St. James the Greater
The Acts of the Apostles also records (12:2) that James was the first martyr among the apostles.
Since there were two with the name "James" among the Twelve Apostles, it's easy to get them both mixed up. One of them is mentioned in Mark 15:40 as "James the less," but this diminutive title most likely refers to his age or height, not his relative importance. So in contrast, the saint commemorated today, the other James, the son of Zebedee and brother of John, is often called "the greater," but again, that flattering title probably just reflects his greater age or height in comparison to the other James.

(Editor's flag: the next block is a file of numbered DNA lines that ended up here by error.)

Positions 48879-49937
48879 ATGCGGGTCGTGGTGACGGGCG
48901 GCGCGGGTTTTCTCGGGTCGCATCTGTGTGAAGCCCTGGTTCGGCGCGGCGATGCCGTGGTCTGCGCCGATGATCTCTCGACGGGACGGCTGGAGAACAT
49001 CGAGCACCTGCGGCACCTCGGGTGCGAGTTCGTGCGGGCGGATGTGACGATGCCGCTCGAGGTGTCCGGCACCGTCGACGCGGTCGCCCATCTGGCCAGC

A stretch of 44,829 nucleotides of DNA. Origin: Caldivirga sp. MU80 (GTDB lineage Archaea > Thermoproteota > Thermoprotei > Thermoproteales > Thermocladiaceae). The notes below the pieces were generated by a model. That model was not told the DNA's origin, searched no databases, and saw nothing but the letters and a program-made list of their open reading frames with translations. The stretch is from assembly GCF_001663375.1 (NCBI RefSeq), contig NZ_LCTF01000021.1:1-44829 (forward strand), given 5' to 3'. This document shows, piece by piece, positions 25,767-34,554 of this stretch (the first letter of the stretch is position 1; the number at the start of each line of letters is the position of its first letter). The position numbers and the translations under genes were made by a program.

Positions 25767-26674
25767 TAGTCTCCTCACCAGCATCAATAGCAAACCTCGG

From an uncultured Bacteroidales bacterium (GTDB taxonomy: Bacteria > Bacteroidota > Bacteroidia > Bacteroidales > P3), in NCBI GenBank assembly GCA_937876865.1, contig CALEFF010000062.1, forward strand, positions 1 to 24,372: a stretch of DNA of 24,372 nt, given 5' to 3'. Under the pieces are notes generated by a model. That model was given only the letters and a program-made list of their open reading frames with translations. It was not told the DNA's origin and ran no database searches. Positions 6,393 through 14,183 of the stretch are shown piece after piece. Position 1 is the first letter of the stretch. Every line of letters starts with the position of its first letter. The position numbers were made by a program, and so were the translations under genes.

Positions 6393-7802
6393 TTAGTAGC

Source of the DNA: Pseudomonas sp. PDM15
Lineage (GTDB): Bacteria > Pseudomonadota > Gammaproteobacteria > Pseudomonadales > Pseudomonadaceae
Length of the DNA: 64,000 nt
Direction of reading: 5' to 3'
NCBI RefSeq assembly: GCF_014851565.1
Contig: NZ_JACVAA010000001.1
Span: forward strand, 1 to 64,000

This St. James and his brother John and St. Peter were privileged to be the closest companions of Jesus among all the apostles, for the three of them are mentioned as alone with the Lord on a number of occasions, including the raising of Jairus' daughter, the Transfiguration, and the Agony in Gethsemane.
The Acts of the Apostles also records (12:2) that James was the first martyr among the apostles. He was put to death by Herod Agrippa I, and since that monarch had a short reign, the year of James' martyrdom is well established as 42 AD.